U.S. Water News Online
CHEYENNE, Wyo. — The U.S. Army Corps of Engineers will take over responsibility for cleaning up one source of Cheyenne's drinking water that has been reported to contain trichloroethylene, or TCE, officials said.
Officials said the water is currently safe because the city has been treating it since traces of TCE were first detected 10 years ago.
During the Cold War era, the chemical was used as a cleanser and lubricant in nuclear missile maintenance east of Cheyenne. The chemical can affect the central nervous system and cause liver and kidney damage.
Jane Francis, geological supervisor at the Wyoming Department of Environmental Quality, said the Corps has been studying TCE in Cheyenne's water for seven years. At least part of the contamination is believed to originate from the former Atlas No. 4 missile site, she said.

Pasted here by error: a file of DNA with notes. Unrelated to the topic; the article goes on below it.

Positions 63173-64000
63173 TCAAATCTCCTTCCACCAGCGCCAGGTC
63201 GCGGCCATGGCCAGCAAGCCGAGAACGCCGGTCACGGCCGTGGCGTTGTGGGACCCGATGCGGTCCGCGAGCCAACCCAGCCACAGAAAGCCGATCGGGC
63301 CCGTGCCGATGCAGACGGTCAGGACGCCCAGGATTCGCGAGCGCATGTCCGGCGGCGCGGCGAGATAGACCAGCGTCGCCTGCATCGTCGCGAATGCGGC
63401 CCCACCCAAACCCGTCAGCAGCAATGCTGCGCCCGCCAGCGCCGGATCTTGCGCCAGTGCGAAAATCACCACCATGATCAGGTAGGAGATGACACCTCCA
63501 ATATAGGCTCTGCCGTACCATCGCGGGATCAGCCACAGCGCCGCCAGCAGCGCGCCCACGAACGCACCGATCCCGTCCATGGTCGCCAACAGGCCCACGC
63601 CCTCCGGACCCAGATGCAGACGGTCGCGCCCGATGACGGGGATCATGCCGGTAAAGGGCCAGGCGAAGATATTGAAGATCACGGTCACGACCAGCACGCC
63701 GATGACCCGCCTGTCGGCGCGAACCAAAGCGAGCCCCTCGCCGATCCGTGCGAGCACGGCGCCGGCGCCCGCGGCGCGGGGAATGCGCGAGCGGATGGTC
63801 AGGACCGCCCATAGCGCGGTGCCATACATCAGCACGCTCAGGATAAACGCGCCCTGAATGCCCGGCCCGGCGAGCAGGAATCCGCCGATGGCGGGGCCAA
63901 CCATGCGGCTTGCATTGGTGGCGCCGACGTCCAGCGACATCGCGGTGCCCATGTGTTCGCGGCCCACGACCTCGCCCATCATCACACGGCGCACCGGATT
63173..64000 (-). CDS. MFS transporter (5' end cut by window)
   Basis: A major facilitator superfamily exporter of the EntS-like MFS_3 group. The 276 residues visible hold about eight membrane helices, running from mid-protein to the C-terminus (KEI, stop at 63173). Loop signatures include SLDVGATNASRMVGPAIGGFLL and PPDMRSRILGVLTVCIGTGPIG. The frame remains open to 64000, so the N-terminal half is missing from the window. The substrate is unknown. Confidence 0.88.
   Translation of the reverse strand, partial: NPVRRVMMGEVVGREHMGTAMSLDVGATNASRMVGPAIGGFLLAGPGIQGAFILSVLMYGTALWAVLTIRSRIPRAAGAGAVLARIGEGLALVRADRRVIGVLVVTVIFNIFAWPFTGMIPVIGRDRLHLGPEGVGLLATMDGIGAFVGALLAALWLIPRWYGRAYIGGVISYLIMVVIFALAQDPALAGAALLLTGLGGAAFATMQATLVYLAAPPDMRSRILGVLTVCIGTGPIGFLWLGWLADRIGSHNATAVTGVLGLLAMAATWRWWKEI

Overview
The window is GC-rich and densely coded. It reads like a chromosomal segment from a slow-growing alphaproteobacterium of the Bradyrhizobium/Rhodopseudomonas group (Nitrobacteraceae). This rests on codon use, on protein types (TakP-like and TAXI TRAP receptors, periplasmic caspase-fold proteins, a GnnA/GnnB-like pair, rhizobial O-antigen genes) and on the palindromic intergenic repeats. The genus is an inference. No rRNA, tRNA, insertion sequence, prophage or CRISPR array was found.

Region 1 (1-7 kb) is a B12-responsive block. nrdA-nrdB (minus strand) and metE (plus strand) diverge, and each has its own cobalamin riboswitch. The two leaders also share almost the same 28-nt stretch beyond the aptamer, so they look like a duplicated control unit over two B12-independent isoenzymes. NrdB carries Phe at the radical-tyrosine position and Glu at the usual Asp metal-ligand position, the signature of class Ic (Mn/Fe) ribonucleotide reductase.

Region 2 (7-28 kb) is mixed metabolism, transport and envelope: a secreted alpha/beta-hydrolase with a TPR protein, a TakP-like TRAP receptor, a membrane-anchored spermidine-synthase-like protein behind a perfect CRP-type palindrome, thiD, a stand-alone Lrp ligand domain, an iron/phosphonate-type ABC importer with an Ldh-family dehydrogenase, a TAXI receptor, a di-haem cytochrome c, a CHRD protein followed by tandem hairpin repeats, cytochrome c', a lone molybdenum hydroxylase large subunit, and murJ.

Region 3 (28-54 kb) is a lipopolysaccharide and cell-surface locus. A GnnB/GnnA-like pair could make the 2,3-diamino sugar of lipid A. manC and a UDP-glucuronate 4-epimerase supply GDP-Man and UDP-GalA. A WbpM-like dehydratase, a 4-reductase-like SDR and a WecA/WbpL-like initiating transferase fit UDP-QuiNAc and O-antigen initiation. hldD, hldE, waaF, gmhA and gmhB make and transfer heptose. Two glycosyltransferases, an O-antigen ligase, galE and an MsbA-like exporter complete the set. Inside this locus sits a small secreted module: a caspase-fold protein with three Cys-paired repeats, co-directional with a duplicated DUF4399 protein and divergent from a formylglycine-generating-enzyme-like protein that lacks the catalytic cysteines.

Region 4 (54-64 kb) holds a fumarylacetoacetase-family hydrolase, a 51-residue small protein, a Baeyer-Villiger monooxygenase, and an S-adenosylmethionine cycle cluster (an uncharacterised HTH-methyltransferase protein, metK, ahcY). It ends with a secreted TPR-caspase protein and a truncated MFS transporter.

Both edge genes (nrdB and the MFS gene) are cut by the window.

Paul Johnston, public affairs officer for the Omaha district of the Corps of Engineers, said the Department of Defense has charged the Corps with administering a program to clean up former defense sites, including missile sites. The Army Corps is still investigating a possible second source of TCE, he said.
In the meantime, the city is paying $20,000 annually to remove the TCE before it gets to residents' taps. The city also paid $600,000 to remove the chemical when it was first found 10 years ago.
Francis said the some water might need to be treated for TCE for the next 100 to 300 years and hopes the Corps will finance the long-term treatment.
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